You are wonderfully made, a living, breathing, miracle. Beloved by the ONE who IS LOVE. May each of you be transformed by the surprises you see in the LOVE which is DIVINITY. Happy Valentine’s Day! May the LOVE which is DIVINE, surprise you. May the delights of Jesus, move you. May the passion of the SPIRIT,  inspire you. For you are made, by LOVE, for LOVE. Happy Valentine’s Day!

View the full Transfiguration/Valentine’s Day Worship video below

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Are we fish or fishers? Jesus’ call to justice! Mark 1:14-20

I suspect that many of us breathed a collective sigh of relief this past week as the most powerful office on the planet changed hands. I know that I am feeling lighter and breathing easier. I know full well that we are headed into the darkest winter of our lives. COVID is not over. Millions are suffering.  Fears and anxieties continue to disturb us, and we have a long way to go. But at least we no longer have to worry about the orange madness which stirred up the worst of who we are, in ways we never imagined possible. Huddled in the isolation of our homes, many of us watched the transfer of power feeling a new sense of hope.

There was a moment during Joe Biden’s inaugural address which filled this preacher with such joy. After all, it isn’t every day you hear the most powerful person of the 21st century, quote a 4th century Doctor of the Church. St. Augustine of Hippo was a bishop and theologian who has and continues to a tremendous impact on Christianity both Catholics and Protestants. Martin Luther himself was an Augustinian. So, when the newly sworn in President Biden quoted Saint Augustine as having said, “a people was a multitude defined by the common objects of their love, defined by the common objects of their love,” not only did I breathe a huge sigh of relief, I took a long deep breath as I resolved to explore the various ways in which those of us who strive to follow Jesus are defined by our LOVE.

According to the anonymous gospel-storyteller which we call “Mark,” upon hearing that John the Baptist had been arrested by the forces of Empire, Jesus of Nazareth “appeared in Galilee proclaiming the Good News of God. Jesus said, “This is the time of fulfillment. The Reign of God is at Hand. Change your hearts and minds and believe this Good News.” What follows, (pardon the pun), is the familiar story of Jesus calling the brothers Simon and Andrew, and James and John, four hardworking fishers, to abandon their nets in order that they might become fishers of humankind. No sooner than Jesus implored these fishers to follow him, than they followed him. Just like that. What could have possessed them to drop everything and follow Jesus, this itinerant preacher?

For as long as I can remember, this story has been interpreted in ways which exhort the faithful to “follow Jesus and Jesus will make us, in the words of that old Sunday School chestnut: “fishers of men, fishers of men, if we follow him.” I’m sure many of you remember being encouraged to get out there and fish for people and bring them to Jesus. Now, within the context of mainline denominations, these fishing expeditions were designed to bring in new members to save struggling congregations. Within the context of the more conservative denominations, there was to be no doubt that there were fish just waiting to be saved and once saved they would be brought to Jesus to confess that he alone was their Lord and saviour. As for those of us who seek to follow Jesus as progressive christians, well, fishing for people makes tends to make us a little squeamish. So, we do our best to remove any barbs from our fishhooks, and rather than reel them in, we choose to cajole and persuade them, perhaps over a pint of beer, to perhaps chat with us as we save them from the tired old ways of understanding christianity. Whether it’s mainline traditional fishers, bible thumping evangelical fishers, or radical freedom-loving fishers, no matter how you bait the hooks, fishing is all about saving fish from drowning in the very waters upon which they are relying so that they can be washed into the waters by which the fishers themselves have found new life. As I consider the haste with which Simon, Andrew, James and John abandoned everything they knew and “went off in the company of Jesus,” I can’t help but wonder if there is more to this story than fishing for new members, new converts, or new conversation partners. Continue reading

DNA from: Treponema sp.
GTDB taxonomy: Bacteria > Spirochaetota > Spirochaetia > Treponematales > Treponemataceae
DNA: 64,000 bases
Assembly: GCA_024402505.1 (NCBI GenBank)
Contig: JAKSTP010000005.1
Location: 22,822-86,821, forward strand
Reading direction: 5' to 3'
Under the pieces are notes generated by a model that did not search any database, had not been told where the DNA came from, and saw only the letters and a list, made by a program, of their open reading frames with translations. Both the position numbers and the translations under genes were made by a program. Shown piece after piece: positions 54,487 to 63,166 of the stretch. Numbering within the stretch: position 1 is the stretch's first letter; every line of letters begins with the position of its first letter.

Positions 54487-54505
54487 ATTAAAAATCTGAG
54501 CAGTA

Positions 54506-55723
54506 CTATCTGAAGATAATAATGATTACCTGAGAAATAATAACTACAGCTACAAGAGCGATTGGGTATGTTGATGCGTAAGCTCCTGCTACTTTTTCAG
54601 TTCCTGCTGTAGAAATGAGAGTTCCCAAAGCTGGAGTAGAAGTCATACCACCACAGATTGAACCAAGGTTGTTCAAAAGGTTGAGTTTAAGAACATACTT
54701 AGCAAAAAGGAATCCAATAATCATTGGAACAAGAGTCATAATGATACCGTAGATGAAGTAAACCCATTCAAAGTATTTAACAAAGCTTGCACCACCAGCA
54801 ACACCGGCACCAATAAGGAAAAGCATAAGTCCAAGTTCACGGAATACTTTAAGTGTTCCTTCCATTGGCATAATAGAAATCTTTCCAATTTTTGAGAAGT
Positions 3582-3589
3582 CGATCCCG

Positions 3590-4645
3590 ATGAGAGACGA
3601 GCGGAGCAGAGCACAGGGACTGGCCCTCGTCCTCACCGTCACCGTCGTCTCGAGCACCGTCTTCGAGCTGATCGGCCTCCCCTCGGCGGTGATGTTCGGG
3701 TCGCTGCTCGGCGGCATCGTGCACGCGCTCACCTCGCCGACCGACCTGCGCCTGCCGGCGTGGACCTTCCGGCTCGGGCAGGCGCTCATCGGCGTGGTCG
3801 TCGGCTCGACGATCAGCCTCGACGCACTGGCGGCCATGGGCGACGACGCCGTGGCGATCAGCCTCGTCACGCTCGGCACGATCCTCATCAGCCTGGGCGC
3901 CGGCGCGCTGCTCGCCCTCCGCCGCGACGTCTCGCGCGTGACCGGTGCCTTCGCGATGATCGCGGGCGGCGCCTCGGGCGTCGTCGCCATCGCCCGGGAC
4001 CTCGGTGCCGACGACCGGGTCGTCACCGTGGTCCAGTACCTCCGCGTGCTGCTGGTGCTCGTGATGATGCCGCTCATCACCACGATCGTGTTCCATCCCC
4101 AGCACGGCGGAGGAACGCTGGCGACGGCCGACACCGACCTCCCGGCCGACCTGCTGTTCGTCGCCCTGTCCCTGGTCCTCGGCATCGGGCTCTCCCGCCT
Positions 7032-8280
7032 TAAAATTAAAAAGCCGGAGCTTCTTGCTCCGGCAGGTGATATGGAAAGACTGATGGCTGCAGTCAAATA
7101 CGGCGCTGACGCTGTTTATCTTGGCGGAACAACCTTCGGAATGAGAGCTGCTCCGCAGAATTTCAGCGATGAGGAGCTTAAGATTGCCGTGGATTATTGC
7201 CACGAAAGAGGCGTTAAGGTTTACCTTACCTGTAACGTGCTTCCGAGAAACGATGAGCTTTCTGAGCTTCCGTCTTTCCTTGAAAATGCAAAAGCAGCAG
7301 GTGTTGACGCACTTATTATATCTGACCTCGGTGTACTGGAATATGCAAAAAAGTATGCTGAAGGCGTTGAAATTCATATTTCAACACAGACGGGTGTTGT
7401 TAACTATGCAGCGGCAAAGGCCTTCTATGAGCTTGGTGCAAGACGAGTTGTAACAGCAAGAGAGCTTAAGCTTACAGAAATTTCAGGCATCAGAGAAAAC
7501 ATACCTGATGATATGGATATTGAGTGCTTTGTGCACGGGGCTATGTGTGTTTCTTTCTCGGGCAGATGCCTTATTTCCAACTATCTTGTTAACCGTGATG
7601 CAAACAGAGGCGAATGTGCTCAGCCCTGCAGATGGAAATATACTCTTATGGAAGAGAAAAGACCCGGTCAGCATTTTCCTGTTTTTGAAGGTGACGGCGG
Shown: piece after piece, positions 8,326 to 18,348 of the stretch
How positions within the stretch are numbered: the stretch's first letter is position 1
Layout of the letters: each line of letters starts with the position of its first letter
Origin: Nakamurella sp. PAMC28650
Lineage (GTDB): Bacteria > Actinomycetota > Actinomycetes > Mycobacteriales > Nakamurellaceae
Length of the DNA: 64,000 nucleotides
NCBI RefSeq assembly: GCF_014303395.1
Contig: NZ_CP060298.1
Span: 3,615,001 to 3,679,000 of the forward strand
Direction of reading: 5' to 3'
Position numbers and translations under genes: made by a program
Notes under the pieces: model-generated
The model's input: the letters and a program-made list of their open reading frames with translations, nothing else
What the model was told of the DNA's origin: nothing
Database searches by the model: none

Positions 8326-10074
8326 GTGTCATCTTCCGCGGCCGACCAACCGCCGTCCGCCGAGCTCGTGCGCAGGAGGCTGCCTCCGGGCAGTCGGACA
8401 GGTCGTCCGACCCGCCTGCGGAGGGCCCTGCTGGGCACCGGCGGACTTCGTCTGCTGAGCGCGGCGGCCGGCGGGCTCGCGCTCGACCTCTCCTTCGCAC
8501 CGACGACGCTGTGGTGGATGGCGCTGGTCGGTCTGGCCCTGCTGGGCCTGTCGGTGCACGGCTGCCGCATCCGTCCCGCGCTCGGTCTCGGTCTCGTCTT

In the midst of all this . . . I miss the Almighty-sky-god! Psalm 139

In the words of the Rev. Dr. Martin Luther King Jr., “Darkness cannot drive out darkness, only LOVE can do that” Our current darkness is deep, thick, and heavy. If the media pundits are to be believed, this darkness is only going to get darker, thicker, and deeper. Whether it is the dire darkness of the climate crisis, the bleak darkness of the tribal uprisings in the United States, the catastrophic darkness of this pandemic, or our very own lockdown grieving darkness, it is going to take a whole lot of LOVE to drive out this historic, epic darkness which the whole world is experiencing. As we peer into this dark abyss, we cannot help but long for a glimpse of the LIGHT. I confess that in the midst of all that, in the midst of all this darkness, I miss the almighty-sky-god. I miss the god I used to pray to.